Namibia: Theft Suspect Who Blamed 'Witch Doctor' Denied Bail

14 September 2021

AMALIA Akwaake, one of the two women charged in connection with the disappearance of N$1,1 million from Standard Bank Arandis in May, was denied bail on Friday.

Swakopmund magistrate Nelao Brown dismissed Akwaake's application, mostly on the grounds that the investigation is still ongoing, and that the missing money is yet to be recovered.

Akwaake, a resident of Ondangwa, was arrested on 18 May, about two weeks after Arandis bank manager Engelborg Strauss was arrested.

Preliminary indications were that Strauss allegedly took N$800 000 from the bank's safe and gave it to an unknown person who had waited at the Arandis turnoff on the B2 highway.

Later that day, the unknown person allegedly directed her to deposit an additional N$306 000 into a Bank Windhoek account, details of which were sent to her via SMS.

Strauss allegedly then made the deposit.

Akwaake reportedly withdrew the money from the Bank Windhoek branch at Oshakati, believing it was part of a plan by a witch doctor named 'Mama Lala', whom Akwaake claimed to have been in contact with to help her get rid of bad luck.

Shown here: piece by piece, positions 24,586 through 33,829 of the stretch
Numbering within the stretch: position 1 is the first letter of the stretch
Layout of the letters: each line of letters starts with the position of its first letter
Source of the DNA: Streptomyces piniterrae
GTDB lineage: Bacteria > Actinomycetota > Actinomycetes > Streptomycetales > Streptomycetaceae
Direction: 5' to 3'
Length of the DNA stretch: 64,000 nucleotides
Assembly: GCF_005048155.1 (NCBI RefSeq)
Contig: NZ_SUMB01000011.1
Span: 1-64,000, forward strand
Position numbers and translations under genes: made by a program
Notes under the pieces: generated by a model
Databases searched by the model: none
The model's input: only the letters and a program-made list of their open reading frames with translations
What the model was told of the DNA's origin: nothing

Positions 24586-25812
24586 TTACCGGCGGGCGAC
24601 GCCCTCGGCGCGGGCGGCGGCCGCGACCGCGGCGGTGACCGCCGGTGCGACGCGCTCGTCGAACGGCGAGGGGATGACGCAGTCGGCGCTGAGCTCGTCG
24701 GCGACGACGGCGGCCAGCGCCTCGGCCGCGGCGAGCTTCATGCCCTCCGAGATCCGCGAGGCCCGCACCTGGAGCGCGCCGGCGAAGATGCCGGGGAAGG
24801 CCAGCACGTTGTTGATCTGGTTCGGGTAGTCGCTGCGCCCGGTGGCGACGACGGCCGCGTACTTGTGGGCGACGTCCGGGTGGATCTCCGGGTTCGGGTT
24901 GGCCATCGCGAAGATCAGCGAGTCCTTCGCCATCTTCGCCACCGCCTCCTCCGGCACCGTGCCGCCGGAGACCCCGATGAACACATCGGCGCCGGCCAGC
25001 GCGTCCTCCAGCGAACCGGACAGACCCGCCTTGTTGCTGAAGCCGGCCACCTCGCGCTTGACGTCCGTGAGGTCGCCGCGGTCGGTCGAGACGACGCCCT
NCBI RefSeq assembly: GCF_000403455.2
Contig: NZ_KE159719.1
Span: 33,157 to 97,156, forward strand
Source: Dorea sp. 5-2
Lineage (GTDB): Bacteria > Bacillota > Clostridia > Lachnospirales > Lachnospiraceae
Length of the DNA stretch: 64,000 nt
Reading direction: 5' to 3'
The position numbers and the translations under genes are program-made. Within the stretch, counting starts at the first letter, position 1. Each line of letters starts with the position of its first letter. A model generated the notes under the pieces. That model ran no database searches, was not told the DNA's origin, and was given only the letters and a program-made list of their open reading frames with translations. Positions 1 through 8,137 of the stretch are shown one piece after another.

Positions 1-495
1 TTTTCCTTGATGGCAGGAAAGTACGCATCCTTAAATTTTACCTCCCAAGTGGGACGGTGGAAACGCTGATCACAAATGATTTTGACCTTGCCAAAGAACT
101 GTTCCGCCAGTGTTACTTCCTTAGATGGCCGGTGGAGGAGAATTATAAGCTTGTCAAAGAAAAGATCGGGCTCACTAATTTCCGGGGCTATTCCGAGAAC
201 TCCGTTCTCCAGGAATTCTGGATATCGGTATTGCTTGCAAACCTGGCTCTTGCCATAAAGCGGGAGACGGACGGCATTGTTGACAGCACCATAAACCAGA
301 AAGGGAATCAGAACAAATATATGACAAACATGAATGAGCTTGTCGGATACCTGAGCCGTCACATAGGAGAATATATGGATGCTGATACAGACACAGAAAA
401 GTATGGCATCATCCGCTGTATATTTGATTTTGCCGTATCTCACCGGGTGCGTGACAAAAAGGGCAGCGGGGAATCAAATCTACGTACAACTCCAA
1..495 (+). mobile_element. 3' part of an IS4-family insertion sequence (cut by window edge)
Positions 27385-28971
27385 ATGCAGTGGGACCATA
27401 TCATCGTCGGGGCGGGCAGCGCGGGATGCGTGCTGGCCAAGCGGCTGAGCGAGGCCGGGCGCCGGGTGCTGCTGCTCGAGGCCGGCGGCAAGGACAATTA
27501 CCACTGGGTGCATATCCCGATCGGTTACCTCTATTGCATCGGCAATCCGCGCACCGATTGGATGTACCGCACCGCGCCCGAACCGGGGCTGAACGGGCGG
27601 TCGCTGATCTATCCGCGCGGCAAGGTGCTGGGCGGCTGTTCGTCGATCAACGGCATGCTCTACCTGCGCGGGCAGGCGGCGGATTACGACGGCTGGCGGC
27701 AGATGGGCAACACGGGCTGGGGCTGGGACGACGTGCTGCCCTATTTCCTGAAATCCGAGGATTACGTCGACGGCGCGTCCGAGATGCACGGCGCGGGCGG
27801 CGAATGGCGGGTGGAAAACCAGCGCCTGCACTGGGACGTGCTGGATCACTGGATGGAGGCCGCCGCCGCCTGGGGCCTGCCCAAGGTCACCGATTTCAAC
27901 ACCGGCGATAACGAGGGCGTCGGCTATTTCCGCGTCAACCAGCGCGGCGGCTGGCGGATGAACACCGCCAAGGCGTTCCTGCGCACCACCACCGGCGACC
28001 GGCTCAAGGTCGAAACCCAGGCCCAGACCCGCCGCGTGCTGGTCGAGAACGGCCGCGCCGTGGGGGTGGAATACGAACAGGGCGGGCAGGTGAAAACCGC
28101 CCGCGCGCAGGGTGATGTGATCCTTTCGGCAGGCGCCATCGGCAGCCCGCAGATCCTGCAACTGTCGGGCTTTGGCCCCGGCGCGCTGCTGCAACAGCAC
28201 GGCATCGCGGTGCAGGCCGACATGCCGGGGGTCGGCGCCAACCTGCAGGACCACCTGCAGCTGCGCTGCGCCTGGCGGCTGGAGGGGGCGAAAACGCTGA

Public prosecutor Johannes Shangadi argued there was evidence that suggested Akwaake may be 'Mama Lala', and that she knows where the money was left.

He said cellphone numbers and records point to the possibility that Akwaake orchestrated the theft, and was just using 'Mama Lala' as an unidentifiable scapegoat.

Shangadi feared Akwaake would dispose of the money if granted bail, and would therefore interfere with the investigation, which would not be in the interest of the administration of justice.

In defence of Akwaake, her lawyer Nathan Knittle argued that, considering his client's testimony and that of Strauss - that both were in touch with a female named Mama Lala via cellphone with a similar number and that both were threatened that their families would get hurt if they said anything about the financial demands and transactions - they were in fact being extorted by an external suspect, who may be part of a syndicate.

Knittle said considering that all the facts have not been established yet, and that cellphone records still have to be inspected, keeping Akwaake behind bars would not be in the interest of the public or the administration of justice.

He said Akwaake has cooperated with the police from the start.

Akwaake told the court she believes she had been hoodwinked by 'Mama Lala', and that the money could have been stolen by the witch doctor.

She denied orchestrating the theft, or that she was 'Mama Lala'.

Brown said there was evidence that could implicate Akwaake, even though she denies her involvement, and therefore investigations must be allowed to continue without possible interference.

She dismissed the application, and the matter is set to continue on 29 September

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